What happens if you fall prey to the destiny?
The feeling of helplessness and irritation caused by it is deadly enough to make you go crazy. That was one of those most painful and dreadful day that you would never want to come across to.
We were to travel to our hometown Sultanpur that day, where we have our ancestral home. We had all the arrangements and plans to reach well in time to destination. We set out early in the morning, at 4 am, for the train we were to catch was scheduled to depart at 6:25 am. Though fate has shown its face once in on the way to the station but we did not pay the due importance. My younger brother started to have pain built in his belly but I assured him that it will be fine once we are at station for we should be able to get some medical help there.
He used to get these attacks of pain in the belly due to stone in the kidney and the urethra. That day the pain was milder but what we did not know that this will only grow bigger in coming hours.
We reached station and rushed to medical room, which in fact was a secondary facility in Railway Senior Superintendent’s room, only to find that it was merely a first aid help.
However, to our relief, his pain subsided (Sigh! Thank God!) and we were able to catch the train in time. He slept through entire journey while I stayed awake most of the time. The eight hours’ journey turned into ten, all thanks to the railways, however this was an uneventful span.
We got down at Lucknow Railway Station for further travel through bus.
After treating ourselves with two bottles of Limca we reached for the bus depot.
Charbagh bus depot in Lucknow is as crowded as it can be in a famous place like this. Like most of the large cities the depot had an air filled with familiar smell of juices, paan, petroleum smoke, burnt tyres and urine from open urinals and also from the backside wall of the depot (People never mind obliging these walls with a little salty water from their body!).
These all mixed together with a chaotic environment, created an intolerable atmosphere, but it felt like home! (Yes, we are used to it.)
To much of our amusement the depot was smaller as compared to any other depot of any other city and for this place’s reputation as well. I asked my brother to get the water bottles refilled and went out to find a bus to Sultanpur. I readily found it for there were many and their conductors considered it their birth-right to drag the passenger in them, holding their elbows; pushing passengers in, is just another tradition.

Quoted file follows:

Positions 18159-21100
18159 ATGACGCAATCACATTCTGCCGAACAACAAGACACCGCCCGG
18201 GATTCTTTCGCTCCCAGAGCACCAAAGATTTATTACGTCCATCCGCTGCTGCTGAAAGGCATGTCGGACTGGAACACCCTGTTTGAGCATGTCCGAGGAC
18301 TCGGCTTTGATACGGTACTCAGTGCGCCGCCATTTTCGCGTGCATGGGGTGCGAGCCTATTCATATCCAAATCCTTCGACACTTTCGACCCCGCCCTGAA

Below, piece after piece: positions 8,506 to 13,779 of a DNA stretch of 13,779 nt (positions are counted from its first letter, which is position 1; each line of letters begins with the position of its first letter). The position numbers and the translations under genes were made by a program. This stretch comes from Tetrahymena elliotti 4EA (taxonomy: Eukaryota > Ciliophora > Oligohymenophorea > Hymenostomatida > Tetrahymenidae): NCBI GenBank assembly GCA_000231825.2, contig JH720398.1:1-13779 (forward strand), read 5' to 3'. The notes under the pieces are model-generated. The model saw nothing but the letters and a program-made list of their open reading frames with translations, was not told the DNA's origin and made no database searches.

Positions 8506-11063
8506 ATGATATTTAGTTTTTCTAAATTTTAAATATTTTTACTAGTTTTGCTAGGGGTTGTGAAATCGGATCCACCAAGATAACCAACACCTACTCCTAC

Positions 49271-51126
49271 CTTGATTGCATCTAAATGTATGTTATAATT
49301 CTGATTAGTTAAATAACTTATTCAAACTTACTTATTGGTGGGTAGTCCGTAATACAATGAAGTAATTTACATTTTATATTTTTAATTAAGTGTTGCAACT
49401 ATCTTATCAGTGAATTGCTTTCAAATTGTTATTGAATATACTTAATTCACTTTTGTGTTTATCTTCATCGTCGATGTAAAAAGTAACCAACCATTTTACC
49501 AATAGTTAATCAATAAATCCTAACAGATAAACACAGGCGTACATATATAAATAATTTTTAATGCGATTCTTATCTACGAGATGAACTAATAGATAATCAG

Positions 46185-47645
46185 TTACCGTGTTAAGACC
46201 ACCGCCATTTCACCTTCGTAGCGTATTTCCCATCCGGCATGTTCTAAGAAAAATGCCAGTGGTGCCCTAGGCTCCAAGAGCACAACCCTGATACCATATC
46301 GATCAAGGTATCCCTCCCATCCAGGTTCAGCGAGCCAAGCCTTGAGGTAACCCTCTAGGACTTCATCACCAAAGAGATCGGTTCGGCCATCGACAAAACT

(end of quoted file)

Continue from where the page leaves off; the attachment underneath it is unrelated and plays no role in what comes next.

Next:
So, we got into one of those in no time. This was the end of the ‘mesmerizing’ smell, thrilling chaos and also of our peaceful time, for soon as the bus started to move out of the city, my brother started to twist again.
The twinkle in his eyes was gone and face turned into a portrait of an agonized man. I wondered if I could read his thoughts. He gave me a faint lopsided smile which reminded me of Monalisa. I could not understand if this was a smile in pain-reassuring me that he’ll be alright or did he really feel a bit relieved that moment.
Throughout the way he kept twisting and turning in so much pain that it shook my soul but he did not give up his occasional smile every time I looked at him!
We were looking for a clinic on the way so I kept tucking out my head to look for the any signage indicating a doctor. We had no luck except a few chemist shops who also denied to inject the medicine we had (I was too unsure if I could do the same myself). I asked driver and conductor to help me in the situation but they could not do anything, obviously, except keeping the bus running at top speed.
Bus took nearly 5:30 hours to reach Sultanpur. As soon as it reached near bus depot we rushed for District Hospital.
Emergency ward was near the entrance and we intruded inside the surgeon’s cabin, tearing apart a huge crowd gathered outside. My brother fell and stretched on the floor that very instant and a compounder had to rush, hold him up and lay him down on a table.
He had to be injected thrice in next half an hour and we waited till he was able to walk; this was another 1 hour before we could take another bus to our home.